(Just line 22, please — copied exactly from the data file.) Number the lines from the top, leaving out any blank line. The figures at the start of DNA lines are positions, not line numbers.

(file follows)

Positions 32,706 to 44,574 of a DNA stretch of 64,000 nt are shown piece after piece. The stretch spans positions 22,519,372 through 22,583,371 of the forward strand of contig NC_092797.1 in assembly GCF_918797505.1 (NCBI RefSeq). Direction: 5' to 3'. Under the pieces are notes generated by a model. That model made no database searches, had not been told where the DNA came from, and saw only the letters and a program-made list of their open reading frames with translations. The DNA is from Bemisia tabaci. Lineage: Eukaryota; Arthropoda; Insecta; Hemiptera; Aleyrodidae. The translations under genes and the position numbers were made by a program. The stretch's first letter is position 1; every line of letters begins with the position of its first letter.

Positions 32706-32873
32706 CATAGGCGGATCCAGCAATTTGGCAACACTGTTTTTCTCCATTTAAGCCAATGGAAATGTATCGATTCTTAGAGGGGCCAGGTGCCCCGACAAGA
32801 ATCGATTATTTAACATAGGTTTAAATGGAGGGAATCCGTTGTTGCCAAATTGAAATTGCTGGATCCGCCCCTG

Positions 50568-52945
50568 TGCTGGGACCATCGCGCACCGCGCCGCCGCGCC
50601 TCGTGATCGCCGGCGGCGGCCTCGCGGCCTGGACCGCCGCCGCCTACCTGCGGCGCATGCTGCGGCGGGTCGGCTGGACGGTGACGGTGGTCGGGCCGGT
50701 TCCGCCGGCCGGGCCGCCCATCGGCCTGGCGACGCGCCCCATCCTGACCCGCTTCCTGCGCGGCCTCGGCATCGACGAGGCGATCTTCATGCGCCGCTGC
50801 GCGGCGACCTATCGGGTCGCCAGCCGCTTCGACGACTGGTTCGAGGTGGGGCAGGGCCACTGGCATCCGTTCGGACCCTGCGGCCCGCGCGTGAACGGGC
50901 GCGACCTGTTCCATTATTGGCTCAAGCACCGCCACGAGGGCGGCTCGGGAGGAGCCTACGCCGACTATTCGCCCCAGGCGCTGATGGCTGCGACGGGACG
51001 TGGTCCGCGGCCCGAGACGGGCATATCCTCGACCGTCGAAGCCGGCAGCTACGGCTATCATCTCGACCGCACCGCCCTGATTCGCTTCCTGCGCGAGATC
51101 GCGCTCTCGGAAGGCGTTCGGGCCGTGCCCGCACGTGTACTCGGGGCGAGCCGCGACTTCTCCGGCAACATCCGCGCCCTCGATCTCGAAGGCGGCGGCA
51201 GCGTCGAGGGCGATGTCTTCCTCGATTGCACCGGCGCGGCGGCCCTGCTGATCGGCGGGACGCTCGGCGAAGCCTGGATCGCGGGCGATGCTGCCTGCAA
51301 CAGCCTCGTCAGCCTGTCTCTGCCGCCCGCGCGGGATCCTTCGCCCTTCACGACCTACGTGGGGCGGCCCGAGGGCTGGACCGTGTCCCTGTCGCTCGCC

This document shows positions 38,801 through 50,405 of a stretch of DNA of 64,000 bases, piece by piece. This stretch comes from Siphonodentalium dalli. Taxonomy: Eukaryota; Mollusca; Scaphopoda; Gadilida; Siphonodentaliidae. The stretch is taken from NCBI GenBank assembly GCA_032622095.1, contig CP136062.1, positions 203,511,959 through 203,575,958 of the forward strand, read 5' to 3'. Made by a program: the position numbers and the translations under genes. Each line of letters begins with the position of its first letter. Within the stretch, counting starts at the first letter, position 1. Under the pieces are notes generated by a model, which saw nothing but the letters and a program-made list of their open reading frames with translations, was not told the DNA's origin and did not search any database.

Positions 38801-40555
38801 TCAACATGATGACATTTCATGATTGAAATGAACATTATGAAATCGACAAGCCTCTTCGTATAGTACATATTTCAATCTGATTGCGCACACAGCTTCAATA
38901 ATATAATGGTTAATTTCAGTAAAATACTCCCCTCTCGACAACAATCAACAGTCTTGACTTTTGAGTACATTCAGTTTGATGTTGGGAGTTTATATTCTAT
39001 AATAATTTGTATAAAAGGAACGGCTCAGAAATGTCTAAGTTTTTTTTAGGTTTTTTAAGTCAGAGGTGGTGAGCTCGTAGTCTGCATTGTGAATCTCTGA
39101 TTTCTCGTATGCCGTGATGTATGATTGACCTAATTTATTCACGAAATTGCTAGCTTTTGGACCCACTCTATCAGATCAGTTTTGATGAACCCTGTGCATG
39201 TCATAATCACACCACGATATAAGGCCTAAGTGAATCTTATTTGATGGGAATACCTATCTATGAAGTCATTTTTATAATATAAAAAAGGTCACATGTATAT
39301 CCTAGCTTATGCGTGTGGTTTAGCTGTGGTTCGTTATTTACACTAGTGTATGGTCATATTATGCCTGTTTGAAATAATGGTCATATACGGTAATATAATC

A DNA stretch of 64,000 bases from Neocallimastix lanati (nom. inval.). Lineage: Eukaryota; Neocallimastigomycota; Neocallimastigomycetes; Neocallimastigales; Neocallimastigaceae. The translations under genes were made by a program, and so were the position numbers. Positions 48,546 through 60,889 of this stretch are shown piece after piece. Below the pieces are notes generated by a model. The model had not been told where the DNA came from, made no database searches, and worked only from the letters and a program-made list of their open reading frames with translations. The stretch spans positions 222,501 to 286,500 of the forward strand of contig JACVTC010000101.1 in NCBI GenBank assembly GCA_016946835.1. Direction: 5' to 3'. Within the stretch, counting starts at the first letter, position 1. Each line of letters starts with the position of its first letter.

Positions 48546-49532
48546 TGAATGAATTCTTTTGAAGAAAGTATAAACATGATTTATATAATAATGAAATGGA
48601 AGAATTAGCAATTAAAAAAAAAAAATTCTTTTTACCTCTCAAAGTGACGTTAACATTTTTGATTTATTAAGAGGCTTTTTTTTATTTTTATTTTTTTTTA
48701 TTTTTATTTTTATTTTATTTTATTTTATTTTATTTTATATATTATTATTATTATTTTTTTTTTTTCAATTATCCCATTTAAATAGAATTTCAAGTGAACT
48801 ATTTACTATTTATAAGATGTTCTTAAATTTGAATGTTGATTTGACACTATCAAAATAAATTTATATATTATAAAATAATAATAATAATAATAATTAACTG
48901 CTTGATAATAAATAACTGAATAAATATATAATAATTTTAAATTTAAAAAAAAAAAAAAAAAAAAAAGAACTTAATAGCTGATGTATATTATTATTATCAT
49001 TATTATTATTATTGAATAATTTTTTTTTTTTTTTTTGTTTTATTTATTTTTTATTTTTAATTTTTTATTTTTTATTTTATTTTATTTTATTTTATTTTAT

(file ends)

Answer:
39301 CCTAGCTTATGCGTGTGGTTTAGCTGTGGTTCGTTATTTACACTAGTGTATGGTCATATTATGCCTGTTTGAAATAATGGTCATATACGGTAATATAATC